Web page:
Park City Will Remain the Home of the Sundance Film Festival, Says Managing Director

Feb 17, 2021

The backgrounds for the Sundance Film Festival's web conferences during the all-digital 2021 edition of the event prominently featured Park City, which went without the physical festival for the first time in two decades.
Credit Courtesy of Sundance Institute

Park City’s contract with the Sundance Institute enabling the annual Sundance Film Festival runs through 2026. Sundance’s Managing Director Betsy Wallace says that although planning for future in-person festivals have some uncertainties, thanks to COVID-19, the organization is staying in Park City.

 

Sundance’s modified contract with the city in 2013 provided, among other things, that the event’s schedule would shift so it didn’t conflict with Martin Luther King Day, which is an important period for Park City’s ski hospitality industry.

 

It also provided that if Sundance wanted to change, or give notice of termination, it must do so in 2021.

 

Wallace said they haven’t talked about doing that. She said their home is Park City, although after this year’s virtual event, it’s likely that the Festival will exist partially online in the future.

 

“We want to come back to Park City, and we want to have the ability to go to a theater in person, and we also want the ability to stay at home and watch something in the coziness of our house,” she said. “So we’re really thinking about and pondering the concept of doing a hybrid this next year. And the concept would be, back in Park City, back in Utah, where our normal footprint is, because this is our home, and we always want the festival to be here.”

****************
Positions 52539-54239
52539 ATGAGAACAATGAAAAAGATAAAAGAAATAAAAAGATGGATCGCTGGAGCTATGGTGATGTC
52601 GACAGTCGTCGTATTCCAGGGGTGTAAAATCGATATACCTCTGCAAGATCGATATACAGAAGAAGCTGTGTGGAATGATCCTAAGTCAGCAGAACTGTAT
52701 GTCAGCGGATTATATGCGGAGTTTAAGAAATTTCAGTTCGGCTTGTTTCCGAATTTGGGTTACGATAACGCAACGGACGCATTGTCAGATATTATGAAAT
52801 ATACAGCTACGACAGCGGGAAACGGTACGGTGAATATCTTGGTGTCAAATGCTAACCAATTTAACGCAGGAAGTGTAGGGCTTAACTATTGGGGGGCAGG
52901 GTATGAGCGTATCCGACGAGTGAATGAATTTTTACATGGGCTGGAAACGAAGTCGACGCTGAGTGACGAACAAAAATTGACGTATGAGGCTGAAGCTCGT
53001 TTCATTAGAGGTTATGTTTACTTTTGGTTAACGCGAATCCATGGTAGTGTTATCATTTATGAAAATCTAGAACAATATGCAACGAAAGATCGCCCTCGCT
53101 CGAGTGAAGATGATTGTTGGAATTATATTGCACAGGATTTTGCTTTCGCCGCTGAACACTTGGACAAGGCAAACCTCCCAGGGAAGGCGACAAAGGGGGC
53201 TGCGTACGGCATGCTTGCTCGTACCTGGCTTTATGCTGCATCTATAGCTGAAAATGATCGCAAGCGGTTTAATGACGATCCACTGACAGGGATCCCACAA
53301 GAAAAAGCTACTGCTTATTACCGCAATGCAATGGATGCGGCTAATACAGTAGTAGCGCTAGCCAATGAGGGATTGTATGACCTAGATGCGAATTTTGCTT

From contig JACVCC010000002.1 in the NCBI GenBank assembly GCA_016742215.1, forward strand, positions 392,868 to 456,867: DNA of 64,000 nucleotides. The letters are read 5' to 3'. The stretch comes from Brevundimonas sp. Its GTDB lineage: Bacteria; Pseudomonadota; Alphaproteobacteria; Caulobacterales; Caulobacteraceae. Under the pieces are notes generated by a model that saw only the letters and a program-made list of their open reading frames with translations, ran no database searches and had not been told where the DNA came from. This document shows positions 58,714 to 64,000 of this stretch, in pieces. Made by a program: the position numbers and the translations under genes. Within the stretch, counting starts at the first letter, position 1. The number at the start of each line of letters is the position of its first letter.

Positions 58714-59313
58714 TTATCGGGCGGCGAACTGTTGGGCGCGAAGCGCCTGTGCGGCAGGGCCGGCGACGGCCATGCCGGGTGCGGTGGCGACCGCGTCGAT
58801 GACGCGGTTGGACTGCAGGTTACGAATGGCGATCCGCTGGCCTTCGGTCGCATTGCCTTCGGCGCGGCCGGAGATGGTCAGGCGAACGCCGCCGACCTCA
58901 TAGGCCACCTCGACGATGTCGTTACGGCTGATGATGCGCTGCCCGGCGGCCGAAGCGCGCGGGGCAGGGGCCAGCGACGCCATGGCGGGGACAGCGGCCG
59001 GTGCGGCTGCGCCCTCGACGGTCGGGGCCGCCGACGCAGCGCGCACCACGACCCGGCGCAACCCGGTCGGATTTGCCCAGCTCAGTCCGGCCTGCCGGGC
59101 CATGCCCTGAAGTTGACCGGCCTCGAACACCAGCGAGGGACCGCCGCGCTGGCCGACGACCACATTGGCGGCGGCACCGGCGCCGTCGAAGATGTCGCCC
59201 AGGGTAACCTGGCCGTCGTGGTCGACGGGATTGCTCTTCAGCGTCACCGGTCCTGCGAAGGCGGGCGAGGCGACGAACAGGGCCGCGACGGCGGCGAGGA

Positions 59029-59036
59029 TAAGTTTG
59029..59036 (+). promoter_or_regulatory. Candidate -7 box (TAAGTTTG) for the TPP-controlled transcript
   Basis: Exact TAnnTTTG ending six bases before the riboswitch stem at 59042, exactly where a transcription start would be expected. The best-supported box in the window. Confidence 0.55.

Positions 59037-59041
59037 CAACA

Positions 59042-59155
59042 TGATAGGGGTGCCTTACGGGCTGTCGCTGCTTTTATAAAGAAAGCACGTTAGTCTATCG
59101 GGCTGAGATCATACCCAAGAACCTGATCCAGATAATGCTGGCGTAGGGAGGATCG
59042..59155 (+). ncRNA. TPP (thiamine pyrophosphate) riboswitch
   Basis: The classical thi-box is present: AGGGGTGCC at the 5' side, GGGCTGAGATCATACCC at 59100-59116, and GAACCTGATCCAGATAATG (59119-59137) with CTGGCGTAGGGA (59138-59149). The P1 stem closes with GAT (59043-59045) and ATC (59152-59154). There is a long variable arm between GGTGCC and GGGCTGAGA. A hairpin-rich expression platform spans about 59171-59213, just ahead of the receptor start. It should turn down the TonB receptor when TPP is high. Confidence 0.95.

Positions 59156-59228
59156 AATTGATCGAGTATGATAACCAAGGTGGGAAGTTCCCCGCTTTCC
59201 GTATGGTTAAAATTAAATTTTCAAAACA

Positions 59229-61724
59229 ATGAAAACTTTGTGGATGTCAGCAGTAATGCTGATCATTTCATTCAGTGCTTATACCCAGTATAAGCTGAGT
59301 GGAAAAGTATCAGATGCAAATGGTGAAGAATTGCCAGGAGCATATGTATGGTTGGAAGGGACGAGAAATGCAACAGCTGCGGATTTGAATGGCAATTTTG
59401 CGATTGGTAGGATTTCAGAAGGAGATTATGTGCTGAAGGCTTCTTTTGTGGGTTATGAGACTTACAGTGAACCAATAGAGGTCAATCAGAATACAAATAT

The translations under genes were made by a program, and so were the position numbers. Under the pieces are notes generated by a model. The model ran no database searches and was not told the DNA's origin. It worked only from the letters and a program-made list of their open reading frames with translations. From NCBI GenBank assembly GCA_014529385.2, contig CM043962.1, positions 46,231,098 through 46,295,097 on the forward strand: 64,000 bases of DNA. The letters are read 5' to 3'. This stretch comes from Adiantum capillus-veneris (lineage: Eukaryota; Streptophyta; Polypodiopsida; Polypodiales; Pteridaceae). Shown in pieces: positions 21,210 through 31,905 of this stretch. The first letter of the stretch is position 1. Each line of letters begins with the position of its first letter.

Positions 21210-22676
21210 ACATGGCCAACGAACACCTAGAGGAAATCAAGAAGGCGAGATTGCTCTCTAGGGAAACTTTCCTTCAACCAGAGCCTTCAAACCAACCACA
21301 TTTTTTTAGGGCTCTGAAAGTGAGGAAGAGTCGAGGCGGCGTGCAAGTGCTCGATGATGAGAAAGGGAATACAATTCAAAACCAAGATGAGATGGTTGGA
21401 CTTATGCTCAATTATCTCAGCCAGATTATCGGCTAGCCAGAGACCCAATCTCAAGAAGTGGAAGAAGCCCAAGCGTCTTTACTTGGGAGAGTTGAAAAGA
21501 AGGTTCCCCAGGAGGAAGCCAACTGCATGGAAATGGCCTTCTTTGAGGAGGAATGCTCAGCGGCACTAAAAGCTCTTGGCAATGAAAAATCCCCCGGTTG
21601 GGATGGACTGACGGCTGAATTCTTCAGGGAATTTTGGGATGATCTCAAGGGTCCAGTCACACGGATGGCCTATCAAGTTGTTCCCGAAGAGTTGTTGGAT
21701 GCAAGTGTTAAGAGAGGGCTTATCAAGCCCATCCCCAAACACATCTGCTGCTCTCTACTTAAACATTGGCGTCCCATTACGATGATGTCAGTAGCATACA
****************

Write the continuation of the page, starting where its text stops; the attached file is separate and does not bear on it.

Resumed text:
The contract also provides that 70% of the festival events must take place in Park City or the Snyderville Basin. The managing director says that the financial hit from 2020 could result in fewer events next time around.

 

“I think this next year is going to be a smaller footprint, because I don’t think we can come back in financially the way we did before,” Wallace said. “Most of the festival is paid upfront, to an extent, not all of it clearly. But we’re not financially able to do that this year. Plus, with Covid still being out there as somewhat of an iffy thing, we wanna be mindful of not locking in too much this next festival, just in case it comes against us. So we’re working very mindfully, but we’ve just started that process.”